Wednesday, January 11, 2012

Sense of Proportion? Sense Of Justice? Sense of Equality?

Anyone read , "Apex court clears air on A-G's power"? If not, please check this out [Link].

Extract from [Link]:

"IT IS not unlawful for the Attorney-General to artificially reduce the amount of drugs specified in a trafficker's charges, to differentiate from those of his accomplice.

Nor is it unconstitutional, the Court of Appeal ruled yesterday, in dismissing the case of Ramalingam Ravinthran, who faces death for trafficking in cannabis.

His accomplice, Sundar Arujunan, escaped the same fate because he was charged with trafficking in a shade less than the quantity that brings the mandatory death penalty. He was sentenced to 20 years' jail and 24 strokes of the cane.

Ramalingam, represented by lawyer M. Ravi, had accused the Attorney-General (A-G), as Public Prosecutor, of violating his constitutional right to equality before the law.

Even though they were involved in the same crime, he was prosecuted for capital offences whereas Sundar was accused of non-capital offences.

Ramalingam wanted his charges amended so there would be no difference in their punishment.

On July 13, 2006, the two men met at a temple in Sungei Kadut Avenue. Sundar placed a sports bag on the back seat of Ramalingam's car. Both were arrested separately shortly after by Central Narcotics Bureau (CNB) officers. The bag was found to contain 5,560.1g of cannabis and 2,078.3g of cannabis mixture.

Sundar was charged in June 2007 with two offences of trafficking in not less than 499.99g of cannabis and 999.99g of cannabis mixture. Those quantities were about 0.01g below the mandatory death penalty threshold. He pleaded guilty.

When Ramalingam was dealt with later, the quantities of drugs in the charges against him meant the death penalty on conviction.

Sundar was called as a prosecution witness at Ramalingam's trial. Although he turned hostile on the stand, the trial judge convicted Ramalingam based on the men's statements to CNB officers.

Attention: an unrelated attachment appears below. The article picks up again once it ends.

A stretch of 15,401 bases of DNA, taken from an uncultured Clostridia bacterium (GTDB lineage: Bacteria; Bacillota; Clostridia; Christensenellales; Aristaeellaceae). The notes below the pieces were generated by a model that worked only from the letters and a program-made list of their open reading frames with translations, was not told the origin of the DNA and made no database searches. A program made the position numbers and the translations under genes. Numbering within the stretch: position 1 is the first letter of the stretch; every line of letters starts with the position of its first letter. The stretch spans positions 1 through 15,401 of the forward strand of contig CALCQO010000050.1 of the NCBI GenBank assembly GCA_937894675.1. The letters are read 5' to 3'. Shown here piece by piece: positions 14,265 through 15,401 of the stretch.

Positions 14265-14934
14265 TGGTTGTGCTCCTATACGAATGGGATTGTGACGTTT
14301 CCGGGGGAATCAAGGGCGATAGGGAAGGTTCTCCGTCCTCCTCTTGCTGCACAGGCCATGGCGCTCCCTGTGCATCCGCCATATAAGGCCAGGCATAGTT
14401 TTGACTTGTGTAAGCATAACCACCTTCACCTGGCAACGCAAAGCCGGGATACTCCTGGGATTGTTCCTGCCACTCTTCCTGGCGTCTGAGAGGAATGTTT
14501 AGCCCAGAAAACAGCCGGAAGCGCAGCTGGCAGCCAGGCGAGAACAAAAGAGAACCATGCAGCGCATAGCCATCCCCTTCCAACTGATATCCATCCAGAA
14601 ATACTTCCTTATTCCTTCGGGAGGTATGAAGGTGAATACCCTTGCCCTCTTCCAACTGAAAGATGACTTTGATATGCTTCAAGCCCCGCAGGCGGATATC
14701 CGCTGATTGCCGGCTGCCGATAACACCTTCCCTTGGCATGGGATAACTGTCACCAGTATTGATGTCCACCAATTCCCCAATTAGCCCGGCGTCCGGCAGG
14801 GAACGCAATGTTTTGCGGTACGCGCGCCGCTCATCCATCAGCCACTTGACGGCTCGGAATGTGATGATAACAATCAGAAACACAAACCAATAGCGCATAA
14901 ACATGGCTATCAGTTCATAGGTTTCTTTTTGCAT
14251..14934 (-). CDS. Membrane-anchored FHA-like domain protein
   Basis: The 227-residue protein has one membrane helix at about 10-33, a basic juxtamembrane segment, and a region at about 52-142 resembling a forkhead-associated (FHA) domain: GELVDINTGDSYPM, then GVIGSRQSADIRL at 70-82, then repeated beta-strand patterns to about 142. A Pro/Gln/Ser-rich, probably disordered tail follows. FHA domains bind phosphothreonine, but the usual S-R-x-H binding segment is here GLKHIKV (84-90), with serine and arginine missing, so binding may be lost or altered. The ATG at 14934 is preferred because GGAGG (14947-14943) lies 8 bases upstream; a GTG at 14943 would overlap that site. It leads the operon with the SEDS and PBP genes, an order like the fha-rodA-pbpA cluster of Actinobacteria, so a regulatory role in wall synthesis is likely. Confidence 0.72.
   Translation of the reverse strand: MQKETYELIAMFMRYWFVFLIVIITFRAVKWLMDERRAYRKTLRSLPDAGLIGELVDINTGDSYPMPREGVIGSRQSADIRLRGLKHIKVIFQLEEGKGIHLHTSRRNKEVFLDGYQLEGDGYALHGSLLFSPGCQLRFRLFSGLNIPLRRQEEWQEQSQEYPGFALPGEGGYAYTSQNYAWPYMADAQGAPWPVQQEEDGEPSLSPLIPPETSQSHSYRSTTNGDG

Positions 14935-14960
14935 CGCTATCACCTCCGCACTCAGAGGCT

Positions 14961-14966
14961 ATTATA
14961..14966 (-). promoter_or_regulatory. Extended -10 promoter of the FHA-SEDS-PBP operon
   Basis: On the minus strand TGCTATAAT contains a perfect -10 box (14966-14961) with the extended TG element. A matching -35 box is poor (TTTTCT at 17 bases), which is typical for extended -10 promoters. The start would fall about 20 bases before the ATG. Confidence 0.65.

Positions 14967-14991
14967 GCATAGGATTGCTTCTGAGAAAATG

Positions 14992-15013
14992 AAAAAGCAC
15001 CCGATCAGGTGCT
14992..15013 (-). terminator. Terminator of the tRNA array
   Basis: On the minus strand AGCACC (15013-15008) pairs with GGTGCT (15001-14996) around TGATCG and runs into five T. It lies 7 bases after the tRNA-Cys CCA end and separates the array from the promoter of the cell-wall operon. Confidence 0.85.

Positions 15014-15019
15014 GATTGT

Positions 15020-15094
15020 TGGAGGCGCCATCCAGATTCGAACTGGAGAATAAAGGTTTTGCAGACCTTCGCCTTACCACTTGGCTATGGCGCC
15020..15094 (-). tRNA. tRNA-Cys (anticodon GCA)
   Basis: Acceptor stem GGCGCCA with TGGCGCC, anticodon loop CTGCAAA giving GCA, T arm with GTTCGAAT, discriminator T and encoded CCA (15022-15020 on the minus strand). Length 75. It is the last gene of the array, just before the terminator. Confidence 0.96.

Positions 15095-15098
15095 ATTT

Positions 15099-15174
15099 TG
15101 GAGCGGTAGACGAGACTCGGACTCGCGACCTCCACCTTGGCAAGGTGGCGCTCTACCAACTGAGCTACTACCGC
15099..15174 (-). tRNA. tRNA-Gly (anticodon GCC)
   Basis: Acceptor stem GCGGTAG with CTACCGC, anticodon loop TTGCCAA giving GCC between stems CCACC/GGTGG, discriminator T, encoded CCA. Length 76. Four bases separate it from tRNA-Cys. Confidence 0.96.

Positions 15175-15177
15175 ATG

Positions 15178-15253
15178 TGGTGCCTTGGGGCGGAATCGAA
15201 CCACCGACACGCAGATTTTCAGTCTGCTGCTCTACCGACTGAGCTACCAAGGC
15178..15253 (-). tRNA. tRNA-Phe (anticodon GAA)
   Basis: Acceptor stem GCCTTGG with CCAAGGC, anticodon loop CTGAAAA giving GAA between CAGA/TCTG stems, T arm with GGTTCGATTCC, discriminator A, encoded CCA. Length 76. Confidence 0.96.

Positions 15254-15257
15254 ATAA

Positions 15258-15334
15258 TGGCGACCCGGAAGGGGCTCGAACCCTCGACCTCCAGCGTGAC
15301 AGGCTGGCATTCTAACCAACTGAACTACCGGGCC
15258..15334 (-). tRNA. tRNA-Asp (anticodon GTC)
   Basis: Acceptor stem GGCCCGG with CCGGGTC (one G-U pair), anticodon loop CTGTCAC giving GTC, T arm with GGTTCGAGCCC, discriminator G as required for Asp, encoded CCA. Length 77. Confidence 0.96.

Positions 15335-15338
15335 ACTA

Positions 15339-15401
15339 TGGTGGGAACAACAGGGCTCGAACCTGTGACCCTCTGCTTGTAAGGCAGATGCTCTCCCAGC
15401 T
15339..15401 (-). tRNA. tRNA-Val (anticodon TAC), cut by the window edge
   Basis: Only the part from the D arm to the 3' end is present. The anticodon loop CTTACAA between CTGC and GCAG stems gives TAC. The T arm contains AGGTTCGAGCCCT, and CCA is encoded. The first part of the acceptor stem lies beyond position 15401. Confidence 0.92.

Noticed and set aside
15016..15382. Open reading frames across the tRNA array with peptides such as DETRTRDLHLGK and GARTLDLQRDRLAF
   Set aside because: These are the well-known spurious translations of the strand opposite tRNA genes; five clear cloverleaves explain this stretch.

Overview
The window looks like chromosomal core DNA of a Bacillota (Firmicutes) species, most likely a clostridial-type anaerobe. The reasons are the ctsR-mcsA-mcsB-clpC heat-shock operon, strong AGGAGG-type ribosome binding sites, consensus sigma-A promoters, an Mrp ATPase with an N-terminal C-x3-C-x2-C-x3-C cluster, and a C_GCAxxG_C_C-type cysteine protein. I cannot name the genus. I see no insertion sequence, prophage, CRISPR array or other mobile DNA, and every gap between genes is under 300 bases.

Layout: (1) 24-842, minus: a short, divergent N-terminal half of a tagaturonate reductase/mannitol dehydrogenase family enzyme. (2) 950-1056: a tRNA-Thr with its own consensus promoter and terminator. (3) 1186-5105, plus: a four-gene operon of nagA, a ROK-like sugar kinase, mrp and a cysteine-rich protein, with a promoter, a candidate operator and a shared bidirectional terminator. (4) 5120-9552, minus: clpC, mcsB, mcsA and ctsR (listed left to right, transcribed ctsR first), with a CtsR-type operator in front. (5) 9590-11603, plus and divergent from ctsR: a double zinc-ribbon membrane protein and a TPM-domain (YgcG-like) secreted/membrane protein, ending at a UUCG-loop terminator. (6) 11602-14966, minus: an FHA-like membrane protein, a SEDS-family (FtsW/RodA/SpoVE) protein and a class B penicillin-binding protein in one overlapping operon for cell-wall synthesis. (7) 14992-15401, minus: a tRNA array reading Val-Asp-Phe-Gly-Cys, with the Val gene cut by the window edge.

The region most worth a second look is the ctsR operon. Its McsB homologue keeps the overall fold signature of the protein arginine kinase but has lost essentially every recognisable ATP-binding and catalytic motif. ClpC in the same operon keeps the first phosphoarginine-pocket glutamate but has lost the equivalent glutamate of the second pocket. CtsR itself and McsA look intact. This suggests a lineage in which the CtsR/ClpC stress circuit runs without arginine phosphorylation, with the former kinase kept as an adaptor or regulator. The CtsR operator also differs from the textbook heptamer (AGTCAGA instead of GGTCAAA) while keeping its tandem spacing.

Ramalingam's appeal against conviction and sentence was dismissed in September 2010. Although he had exhausted his avenues of appeal, he filed a motion in an attempt to reopen his case.

Yesterday, the Court of Appeal dismissed his motion in a 48-page written judgment delivered by Chief Justice Chan Sek Keong.

He said the court decided to hear out Ramalingam as the motion concerned a constitutional point that needed to be clarified in the public interest.

CJ Chan said the prosecutorial power vested in the A-G was constitutionally equal in status to the power of the court, and the courts were expected not to interfere with the A-G's prosecutorial discretion unless it had been exercised unlawfully.

In other words, the courts should presume that the A-G's prosecutorial decisions were constitutional or lawful until they are shown to be otherwise".

Having recommended this [Link] & [Link] to the Law Minister Jayakumar, I guess no one will be surprised by the latest judgement by CJ Chan.

Alan Shadrake's "Once A Jolly Hangman", Anybody?

And we
'pledge ourselves as one united people,
regardless of race, language or religion,
to build a democratic society
based on justice and equality"?

Oops, 'Aspiration' doesn't mean squat!

Oops again, "two offences of trafficking in not less than 499.99g of cannabis and 999.99g of cannabis mixture" Pardon my English but shouldn't "less" be "more"?

While I'm still learning, it is sad that Ramalingam may end up like Vui Kong [Link].